BMNRI Home > Publications
> Weeds > Diffuse
Publications: Noxious Weeds
in Slow Motion: A
talk by Jerry Asher about noxious weeds in the Blue Mountains
Click on a weed to learn about how to find it and kill it!
Alias: Tumble knapweed, bushy knapweed
- Stem: Single with many branches, gives plant a bushy
look. Up to 4 feet tall.
- Leaves: Grayish-green. Lower leaves divided several times,
uppers once divided into narrow segments. Leaves are 6 inches
long at the base, they get smaller further up the stem.
- Heads: Numerous, narrow, few-flowered.
- Flowers: Numerous, white to rose, sometimes purplish.
Flowering period is from July to September.
- Bracts: Are yellowish-green with a light brown comb-like
- Fruits: Brown or grayish with several longitudinal stripes
and usually without a terminal tuft of hair.
Diffuse knapweed infests roadsides, waste areas, and dry rangelands,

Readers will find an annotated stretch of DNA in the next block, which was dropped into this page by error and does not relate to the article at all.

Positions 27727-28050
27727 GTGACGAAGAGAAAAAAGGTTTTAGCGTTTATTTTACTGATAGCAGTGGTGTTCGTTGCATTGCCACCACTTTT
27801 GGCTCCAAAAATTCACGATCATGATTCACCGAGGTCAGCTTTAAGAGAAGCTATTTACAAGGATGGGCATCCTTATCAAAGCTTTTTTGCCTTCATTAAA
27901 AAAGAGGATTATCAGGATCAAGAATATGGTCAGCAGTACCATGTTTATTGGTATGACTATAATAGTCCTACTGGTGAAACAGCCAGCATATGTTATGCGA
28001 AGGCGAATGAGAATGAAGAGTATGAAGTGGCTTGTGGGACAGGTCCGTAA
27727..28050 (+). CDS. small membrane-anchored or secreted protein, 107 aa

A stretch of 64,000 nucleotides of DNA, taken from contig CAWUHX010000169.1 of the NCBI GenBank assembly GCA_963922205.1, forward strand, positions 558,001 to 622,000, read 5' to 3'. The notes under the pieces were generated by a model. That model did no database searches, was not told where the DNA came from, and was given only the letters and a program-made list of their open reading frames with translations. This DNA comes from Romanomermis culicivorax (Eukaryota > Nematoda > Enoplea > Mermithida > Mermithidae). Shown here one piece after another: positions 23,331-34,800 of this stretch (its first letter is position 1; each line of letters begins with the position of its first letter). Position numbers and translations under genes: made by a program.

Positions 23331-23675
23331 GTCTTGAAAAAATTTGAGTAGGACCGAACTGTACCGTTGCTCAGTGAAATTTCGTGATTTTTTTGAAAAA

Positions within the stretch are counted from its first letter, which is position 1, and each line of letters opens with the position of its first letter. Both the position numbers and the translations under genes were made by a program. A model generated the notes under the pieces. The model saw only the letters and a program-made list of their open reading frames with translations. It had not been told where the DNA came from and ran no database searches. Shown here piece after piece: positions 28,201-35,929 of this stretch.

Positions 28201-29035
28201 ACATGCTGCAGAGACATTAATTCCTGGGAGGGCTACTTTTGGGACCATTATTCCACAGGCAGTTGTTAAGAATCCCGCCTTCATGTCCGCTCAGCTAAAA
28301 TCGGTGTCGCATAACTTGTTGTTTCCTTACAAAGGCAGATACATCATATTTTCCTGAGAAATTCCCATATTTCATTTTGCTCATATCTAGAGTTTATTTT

and spreads into new areas quite rapidly. It forms dense stands
and excludes more desirable forage species. It spreads by seeds,
which are scattered by windblown tumbling mature plants.
***WARNING: All knapweeds
may contain a cancer-causing agent.***
***Handle with extreme
Control: Integrated management approaches are necessary
to control this weed.
- Biological: There are 12 insect species cleared by the
USDA for use in controlling diffuse knapweeds. Each attack reduces
the plant's overall seed production by weakening the plant or
eating the seeds.
- Chemical: Herbicide application is effective. Chemical
use should be carefully coordinated with the use of biological
- Mechanical: Consistent hand pulling can be effective.
The Nature Conservancy reports initial infestations can be successfully
controlled with pulling three times a year for 5 years.
Report all sightings to your local